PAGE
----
Slaughterhouse-Five while dabbling in speculative fiction is highly philosophical and enlightening. Written by Kurt Vonnegut the novel in a humorous, lighthearted and still haunting way speaks of anti-war. The surprising thing I had found was Vonnegut did not scream the evils of way, or protest the gruesome and terrible parts of war, but more called to the readers attention the mild stumbles of war.

Billy Pilgrim is unstuck in time--travelling forward and backward in time sparatically. Through this, and through discovering or becoming acquainted with an alien race that sees all time as one instance he finds that no one really dies. That there are only dead in one period or time but are not in many others. Through this the author shows how fleeting and pointless war is . . .

He as well touches much on humanity--what is the worst and best of humanity and what it is that brings that out in a person. I found it interesting that through the book Billy Pilgrim seems mildly unaffected by the death around him and the suffering from those he meets. But it is when, (after the bombing of Dresden--which is the surrounding theme about the book) he is chastised by German civilians who notice the horse that he and his buddies are using to pull their wagon is badly injured that Billy breaks down.

War brings about needless suffering . . .

There are many great insights in this book and is definitely worth the read. It shows the beauty of life or of a persons life throughout their existence. The simplicity of living and evils or war. Vonnegut shows amazing wisdom in one of his finest books.

Download the audio book and/or PDF of Slaughterhouse-Five!!!

Do Androids Dream of Electric Sheep?

Philip K. Dick, in his novel, Do Androids Dream of Electric Sheep? helps us understand the importance and power of empathy, as well as defining, or rather, un-defining what it means to be human.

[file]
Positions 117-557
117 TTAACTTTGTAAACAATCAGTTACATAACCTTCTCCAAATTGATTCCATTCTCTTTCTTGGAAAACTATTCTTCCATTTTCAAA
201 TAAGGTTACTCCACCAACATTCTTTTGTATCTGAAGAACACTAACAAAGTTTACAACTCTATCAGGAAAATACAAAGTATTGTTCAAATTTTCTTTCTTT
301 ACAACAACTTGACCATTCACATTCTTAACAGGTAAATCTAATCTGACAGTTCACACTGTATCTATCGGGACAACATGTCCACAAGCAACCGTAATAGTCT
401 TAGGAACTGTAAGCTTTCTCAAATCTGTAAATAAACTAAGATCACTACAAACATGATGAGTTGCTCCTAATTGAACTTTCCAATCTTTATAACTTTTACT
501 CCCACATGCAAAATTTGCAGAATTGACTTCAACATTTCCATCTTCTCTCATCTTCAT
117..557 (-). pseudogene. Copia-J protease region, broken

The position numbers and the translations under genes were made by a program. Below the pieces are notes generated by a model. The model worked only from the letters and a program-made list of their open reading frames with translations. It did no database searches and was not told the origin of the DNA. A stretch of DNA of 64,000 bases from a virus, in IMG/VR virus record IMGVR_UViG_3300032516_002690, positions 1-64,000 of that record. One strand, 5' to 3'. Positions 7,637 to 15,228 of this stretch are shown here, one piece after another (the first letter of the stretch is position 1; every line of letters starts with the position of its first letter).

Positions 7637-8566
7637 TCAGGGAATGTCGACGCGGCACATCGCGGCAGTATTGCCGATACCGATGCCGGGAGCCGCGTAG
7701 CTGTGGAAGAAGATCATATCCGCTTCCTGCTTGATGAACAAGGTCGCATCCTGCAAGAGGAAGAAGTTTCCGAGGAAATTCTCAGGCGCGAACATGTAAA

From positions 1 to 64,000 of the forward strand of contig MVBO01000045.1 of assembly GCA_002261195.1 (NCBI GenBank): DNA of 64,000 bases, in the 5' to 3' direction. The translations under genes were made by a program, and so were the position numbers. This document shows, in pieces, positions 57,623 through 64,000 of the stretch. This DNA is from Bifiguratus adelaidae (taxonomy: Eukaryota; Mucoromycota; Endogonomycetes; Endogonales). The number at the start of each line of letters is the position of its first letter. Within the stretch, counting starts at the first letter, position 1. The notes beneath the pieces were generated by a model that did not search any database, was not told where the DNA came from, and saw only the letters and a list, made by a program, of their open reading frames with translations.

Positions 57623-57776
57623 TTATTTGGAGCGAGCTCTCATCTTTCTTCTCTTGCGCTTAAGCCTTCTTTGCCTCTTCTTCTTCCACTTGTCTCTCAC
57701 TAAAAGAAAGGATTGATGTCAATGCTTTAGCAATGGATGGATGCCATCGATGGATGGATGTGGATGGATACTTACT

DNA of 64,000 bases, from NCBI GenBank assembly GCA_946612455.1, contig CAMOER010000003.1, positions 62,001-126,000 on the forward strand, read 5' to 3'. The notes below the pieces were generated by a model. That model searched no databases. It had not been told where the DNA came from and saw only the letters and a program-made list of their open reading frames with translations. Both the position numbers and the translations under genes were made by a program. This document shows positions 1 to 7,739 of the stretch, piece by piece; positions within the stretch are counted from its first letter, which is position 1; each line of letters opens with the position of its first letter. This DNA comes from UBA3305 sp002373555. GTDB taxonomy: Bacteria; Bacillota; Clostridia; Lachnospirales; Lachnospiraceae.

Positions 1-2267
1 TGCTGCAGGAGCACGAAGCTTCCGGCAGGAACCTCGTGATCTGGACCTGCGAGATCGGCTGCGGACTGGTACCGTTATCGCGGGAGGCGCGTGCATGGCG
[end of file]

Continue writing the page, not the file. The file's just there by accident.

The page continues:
The book follows Rick Deckard, a bounty hunter who is hired to "retire" six androids who have assumed human identities. Through events--including being unable to distinguish an android from a human in empathy tests, and vis versa. And also sleeping with an android who seems to be completely human and although he knows she is an android he chooses still to sleep with her, among other things--Deckard becomes confused about humanity, morality and empathy.

The interesting view of life and the breaking of the lines that define what humanity is are, for me, the key points in the novel. I found it interesting that those who are human and clam to have empathy are the ones taking a "drug" (for lack of a better word), or injection to determine the mood they wish to be in are what we consider humane, where as the androids, who have personalities, and are able to feel empathy are considered non-empathetic.

So who is truly humane? And how does the futuristic technology change the boundaries of humanity and empathy. These types of issues are addressed in such a moving way it will leave the reader wanting to read it over again upon finishing the novel.

Download the audio book and/or PDF of Do Androids Dream of Electric Sheep!!